Deamidated N 0 168 168

Search again, this time with Carbamidomethyl (C) as fixed, Deamidated (NQ), Carbamidomethyl (N-term), and Oxidation (M) as variable.

When an error tolerant search includes variable mods, you have to be sceptical of certain matches. Some modifications have a delta that is the exact negative of another. For example, Asn->Gly and Gln->Ala are exact inversions of Carbamidomethyl. Amidated, Asp->Asn, and Glu->Gln are exact inversions of Deamidated. Deoxy, Ser->Ala, and Tyr->Phe are exact inversions of Oxidation. You will see error tolerant matches that carry complementary pairs of modifications, allowing the fragment masses to be shuffled around to get a better score while leaving the parent mass unchanged. These are almost always false, with the true match, without either mod, getting a slightly lower score.

On the plus side, this provides a way to test whether Carbamidomethyl (C) can be fixed. If there are significant numbers of error tolerant matches with deltas of -57.0215 from such a search, this would suggest the Cys were unmodified. For these data, having Carbamidomethyl (C) fixed seems very safe.

5. Perform standard searches for abundant modifications

The utility to create a spectral library from search results does not import error tolerant matches directly. Such matches do not have reliable expect values and often have multiple possible assignments. The error tolerant results are used to choose sets of modifications for standard searches.

Modifications that are extremely abundant in the error tolerant results should be selected for all searches because they may be found in combination on individual peptides. Less abundant modifications can be selected for separate searches. For example, we might expect to see Carbamidomethyl and Deamidated together on some peptides but it we are unlikely to see both Methyl and Acetyl.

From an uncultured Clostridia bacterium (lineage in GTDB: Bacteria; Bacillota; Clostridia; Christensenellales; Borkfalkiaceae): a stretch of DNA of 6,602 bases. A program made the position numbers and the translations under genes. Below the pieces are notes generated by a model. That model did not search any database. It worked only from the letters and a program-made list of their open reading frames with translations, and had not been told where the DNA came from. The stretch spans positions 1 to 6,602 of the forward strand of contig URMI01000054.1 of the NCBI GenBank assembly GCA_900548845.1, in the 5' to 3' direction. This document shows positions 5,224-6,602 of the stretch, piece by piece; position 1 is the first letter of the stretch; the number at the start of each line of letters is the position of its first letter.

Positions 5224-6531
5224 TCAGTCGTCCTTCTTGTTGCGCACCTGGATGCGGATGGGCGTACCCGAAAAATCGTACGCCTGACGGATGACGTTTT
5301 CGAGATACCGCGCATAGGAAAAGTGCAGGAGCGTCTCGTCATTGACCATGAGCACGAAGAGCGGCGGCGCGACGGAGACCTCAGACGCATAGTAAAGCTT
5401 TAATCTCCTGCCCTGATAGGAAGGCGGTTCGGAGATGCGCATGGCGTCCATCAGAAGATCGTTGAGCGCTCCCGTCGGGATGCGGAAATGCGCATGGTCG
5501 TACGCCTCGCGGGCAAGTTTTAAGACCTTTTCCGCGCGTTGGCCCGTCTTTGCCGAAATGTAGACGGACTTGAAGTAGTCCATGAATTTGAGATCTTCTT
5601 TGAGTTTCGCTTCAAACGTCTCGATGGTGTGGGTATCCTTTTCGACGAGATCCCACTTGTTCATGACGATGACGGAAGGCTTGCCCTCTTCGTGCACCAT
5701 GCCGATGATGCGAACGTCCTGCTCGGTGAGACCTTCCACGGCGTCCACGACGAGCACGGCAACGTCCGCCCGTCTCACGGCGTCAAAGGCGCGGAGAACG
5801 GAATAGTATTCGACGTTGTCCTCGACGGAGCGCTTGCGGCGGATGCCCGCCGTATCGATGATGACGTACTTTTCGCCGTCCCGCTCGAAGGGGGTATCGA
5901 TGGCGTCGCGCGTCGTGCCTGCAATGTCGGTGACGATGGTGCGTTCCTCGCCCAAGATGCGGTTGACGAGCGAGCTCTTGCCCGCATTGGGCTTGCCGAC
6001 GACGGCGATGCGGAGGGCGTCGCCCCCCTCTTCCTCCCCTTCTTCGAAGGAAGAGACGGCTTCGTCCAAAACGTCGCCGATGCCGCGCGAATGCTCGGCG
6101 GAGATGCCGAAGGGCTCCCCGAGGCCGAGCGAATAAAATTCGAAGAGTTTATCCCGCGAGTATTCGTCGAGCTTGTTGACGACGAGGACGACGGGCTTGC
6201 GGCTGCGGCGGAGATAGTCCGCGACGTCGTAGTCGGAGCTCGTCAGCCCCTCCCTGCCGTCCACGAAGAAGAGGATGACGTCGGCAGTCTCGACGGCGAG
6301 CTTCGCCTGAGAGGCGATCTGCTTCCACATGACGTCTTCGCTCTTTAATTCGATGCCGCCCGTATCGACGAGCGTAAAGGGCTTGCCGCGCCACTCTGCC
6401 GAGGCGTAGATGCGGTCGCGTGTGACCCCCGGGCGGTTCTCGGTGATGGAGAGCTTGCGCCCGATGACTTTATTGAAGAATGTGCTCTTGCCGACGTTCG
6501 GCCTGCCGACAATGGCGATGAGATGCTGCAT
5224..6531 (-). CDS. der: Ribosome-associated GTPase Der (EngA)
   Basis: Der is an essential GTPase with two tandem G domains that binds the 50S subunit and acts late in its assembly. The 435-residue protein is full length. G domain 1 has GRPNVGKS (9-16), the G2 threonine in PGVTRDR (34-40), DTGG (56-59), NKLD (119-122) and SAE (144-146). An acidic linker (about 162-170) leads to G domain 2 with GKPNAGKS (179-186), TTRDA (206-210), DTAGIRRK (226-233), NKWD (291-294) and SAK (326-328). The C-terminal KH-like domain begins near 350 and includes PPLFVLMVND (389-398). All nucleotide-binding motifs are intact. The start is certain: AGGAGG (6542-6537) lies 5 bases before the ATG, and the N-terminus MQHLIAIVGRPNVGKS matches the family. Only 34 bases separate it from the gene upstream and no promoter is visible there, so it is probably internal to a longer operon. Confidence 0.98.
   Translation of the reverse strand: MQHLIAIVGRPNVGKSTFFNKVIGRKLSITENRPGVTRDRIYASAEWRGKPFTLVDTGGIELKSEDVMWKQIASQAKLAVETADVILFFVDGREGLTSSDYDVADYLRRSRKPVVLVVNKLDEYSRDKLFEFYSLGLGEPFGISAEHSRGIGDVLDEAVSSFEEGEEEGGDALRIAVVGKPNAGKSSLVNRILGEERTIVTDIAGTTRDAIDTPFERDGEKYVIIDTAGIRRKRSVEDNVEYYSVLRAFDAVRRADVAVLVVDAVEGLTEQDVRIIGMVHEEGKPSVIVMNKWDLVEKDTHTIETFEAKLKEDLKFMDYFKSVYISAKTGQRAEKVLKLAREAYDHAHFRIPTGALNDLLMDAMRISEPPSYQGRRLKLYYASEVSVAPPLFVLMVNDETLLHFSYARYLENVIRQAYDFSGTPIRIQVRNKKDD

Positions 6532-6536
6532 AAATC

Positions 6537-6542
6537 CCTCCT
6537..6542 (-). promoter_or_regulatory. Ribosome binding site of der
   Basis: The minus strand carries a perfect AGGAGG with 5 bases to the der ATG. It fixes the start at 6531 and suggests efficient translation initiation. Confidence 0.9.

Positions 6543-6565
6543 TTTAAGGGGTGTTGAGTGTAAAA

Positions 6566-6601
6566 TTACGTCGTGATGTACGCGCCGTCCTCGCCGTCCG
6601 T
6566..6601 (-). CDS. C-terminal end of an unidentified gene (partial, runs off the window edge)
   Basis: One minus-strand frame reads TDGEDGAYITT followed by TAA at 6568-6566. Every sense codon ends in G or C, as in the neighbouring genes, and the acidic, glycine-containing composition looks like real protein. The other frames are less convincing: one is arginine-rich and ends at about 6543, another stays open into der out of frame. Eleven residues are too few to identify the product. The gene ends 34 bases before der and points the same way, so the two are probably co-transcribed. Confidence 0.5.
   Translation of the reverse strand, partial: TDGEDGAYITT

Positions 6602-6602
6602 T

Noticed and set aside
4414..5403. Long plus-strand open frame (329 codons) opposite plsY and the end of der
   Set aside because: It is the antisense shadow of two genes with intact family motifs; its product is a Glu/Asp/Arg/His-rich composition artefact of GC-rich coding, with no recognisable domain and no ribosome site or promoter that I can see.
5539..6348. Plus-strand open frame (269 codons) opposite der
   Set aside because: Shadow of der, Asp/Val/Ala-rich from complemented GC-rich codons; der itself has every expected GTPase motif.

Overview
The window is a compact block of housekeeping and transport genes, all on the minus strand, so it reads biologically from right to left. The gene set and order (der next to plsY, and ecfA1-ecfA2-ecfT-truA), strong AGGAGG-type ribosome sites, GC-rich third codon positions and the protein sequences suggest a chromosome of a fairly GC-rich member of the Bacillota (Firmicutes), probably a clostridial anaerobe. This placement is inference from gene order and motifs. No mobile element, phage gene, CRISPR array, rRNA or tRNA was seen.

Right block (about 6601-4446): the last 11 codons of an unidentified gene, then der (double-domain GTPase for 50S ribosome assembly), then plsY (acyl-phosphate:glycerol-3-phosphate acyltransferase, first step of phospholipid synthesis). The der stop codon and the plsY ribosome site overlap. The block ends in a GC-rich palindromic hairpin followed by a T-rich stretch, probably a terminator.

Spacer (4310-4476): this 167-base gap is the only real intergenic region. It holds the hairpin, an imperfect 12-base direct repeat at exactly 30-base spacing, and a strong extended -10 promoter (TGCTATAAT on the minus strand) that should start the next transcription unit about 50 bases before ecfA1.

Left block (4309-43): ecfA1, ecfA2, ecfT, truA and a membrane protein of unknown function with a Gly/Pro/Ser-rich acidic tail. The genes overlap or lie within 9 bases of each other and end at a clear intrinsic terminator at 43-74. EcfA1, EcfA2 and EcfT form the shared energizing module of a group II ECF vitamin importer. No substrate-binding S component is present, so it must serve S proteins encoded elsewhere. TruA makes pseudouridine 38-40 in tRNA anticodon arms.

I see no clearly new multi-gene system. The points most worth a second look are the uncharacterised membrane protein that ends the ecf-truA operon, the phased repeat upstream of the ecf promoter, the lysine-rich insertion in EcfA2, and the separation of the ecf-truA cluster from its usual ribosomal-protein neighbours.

The population of modifications on a contaminant protein will depend on its source, so we may need to run different searches for different contaminants. Ideally, we would look at porcine trypsin, human contaminants, and E. coli. contaminants separately. In the interests of brevity, we will only consider porcine trypsin in this article. This shows a relatively low level of Oxidation (M) compared with the target proteins, but there are large numbers of non-specific peptides. Based on inspection of the matches in the error tolerant search, it would seem reasonable to run the following searches, all with semiTrypsin as the enzyme and Carbamidomethyl (C) as a fixed modification

  • Deamidated (NQ), Carbamidomethyl (N-term), Methyl (K), Methyl (N-term) results
  • Deamidated (NQ), Carbamidomethyl (N-term), Dimethyl (K), Dimethyl (N-term) results
  • Deamidated (NQ), Carbamidomethyl (N-term), Acetyl (K), Acetyl (N-term) results
  • Deamidated (NQ), Carbamidomethyl (N-term), Formyl (K), Formyl (N-term) results
  • Deamidated (NQ), Carbamidomethyl (N-term), Cation:Na (DE), Cation:Na (C-term) results

6. Create the library

We now create a new library from this set of search results. At any later time, we can run additional searches customised for other contaminants and add these to the existing library. To create a new library in Database Manager, choose Library; Create new; Create from search results. In most cases, the defaults will be acceptable.

Choose Edit filters. We only want reliable matches in the library. Based on inspection of the search results, an expect value below 0.01 and a score above 50 should ensure a very low level of false matches. We only want to import matches to contaminant proteins. This is where the contaminants Fasta comes in useful: you can simply set a filter on the database name. Otherwise, if you searched the whole of SwissProt, you have to use a taxonomy filter and import all matches that are not yeast.

Choose Import search results and set the filters to ensure that only the result files created in the previous step are scanned. In some cases, it will be quickest to copy the result files to a new folder so that they can all be selected at one go by a simple wild card path.

7. Use the library

Here are search results that use narrow settings for the Fasta, giving good speed and sensitivity for the target yeast proteins. By including the library, we also get very large numbers of matches to contaminant peptides: 1592 significant PSMs to TRYP_PIG, 544 to K2C1_HUMAN, 385 to DNAK_ECOHS, and many more. (You cannot view the library spectra in Peptide View reports because the example contaminants library is not online.)